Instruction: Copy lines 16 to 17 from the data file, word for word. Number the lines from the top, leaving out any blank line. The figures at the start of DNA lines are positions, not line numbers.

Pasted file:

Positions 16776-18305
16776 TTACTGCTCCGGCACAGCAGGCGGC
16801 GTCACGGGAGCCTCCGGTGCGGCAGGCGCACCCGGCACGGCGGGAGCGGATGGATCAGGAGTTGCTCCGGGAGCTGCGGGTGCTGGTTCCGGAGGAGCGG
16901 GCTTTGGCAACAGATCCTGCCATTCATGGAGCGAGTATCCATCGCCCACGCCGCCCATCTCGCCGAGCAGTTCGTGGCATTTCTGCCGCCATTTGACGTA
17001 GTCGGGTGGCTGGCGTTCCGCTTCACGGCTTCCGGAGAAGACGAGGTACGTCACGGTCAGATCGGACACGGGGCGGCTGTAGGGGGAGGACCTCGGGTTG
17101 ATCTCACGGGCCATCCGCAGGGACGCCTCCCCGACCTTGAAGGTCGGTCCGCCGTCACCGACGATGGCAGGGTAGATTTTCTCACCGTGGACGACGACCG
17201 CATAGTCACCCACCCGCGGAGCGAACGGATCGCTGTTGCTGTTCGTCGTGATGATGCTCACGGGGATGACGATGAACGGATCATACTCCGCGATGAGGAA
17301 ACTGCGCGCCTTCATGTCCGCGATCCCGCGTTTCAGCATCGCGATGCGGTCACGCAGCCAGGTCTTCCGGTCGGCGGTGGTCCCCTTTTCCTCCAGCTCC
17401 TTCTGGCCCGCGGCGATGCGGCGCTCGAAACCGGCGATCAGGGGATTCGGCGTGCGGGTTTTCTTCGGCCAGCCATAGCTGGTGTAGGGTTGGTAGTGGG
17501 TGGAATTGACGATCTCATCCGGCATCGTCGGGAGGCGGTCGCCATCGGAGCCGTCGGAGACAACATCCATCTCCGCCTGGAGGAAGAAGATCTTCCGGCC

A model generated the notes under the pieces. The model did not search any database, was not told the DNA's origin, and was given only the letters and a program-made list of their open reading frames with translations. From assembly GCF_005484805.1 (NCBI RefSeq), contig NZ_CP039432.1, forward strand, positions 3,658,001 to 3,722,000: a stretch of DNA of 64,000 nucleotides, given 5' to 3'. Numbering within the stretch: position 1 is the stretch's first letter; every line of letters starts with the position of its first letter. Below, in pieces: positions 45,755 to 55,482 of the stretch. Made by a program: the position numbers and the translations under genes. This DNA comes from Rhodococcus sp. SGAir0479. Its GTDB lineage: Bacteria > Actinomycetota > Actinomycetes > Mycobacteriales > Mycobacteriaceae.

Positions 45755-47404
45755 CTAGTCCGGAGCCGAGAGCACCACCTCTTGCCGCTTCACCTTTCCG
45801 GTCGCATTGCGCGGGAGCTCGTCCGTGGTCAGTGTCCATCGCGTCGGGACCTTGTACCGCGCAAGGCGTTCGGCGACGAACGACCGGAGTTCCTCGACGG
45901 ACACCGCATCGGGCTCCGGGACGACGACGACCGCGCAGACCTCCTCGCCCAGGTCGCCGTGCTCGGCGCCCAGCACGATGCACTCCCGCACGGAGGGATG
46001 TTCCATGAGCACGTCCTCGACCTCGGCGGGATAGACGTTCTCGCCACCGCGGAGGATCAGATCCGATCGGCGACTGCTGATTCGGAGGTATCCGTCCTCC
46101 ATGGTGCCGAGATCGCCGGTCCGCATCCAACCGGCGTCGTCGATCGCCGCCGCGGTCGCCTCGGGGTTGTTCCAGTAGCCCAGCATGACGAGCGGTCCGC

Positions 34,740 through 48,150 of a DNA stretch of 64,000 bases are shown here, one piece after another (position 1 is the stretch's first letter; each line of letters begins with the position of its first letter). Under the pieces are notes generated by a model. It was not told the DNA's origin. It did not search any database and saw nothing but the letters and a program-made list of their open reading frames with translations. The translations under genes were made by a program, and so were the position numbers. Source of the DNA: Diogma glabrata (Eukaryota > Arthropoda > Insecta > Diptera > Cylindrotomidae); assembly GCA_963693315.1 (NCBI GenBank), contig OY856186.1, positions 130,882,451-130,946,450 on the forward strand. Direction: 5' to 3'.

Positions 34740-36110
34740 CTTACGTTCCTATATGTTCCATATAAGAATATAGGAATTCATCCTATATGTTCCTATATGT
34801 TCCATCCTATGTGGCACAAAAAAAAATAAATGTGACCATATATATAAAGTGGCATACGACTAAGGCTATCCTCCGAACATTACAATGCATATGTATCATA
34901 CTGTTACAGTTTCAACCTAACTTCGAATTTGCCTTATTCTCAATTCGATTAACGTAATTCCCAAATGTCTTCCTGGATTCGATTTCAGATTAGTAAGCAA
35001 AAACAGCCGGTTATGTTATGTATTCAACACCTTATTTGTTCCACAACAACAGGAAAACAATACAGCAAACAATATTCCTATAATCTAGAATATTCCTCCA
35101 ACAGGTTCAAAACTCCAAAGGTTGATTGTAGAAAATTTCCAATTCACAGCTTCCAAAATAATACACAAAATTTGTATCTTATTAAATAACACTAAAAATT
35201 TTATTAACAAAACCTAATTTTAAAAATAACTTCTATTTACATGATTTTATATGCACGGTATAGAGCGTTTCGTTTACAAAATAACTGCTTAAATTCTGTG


46001 TTCCATGAGCACGTCCTCGACCTCGGCGGGATAGACGTTCTCGCCACCGCGGAGGATCAGATCCGATCGGCGACTGCTGATTCGGAGGTATCCGTCCTCC
46101 ATGGTGCCGAGATCGCCGGTCCGCATCCAACCGGCGTCGTCGATCGCCGCCGCGGTCGCCTCGGGGTTGTTCCAGTAGCCCAGCATGACGAGCGGTCCGC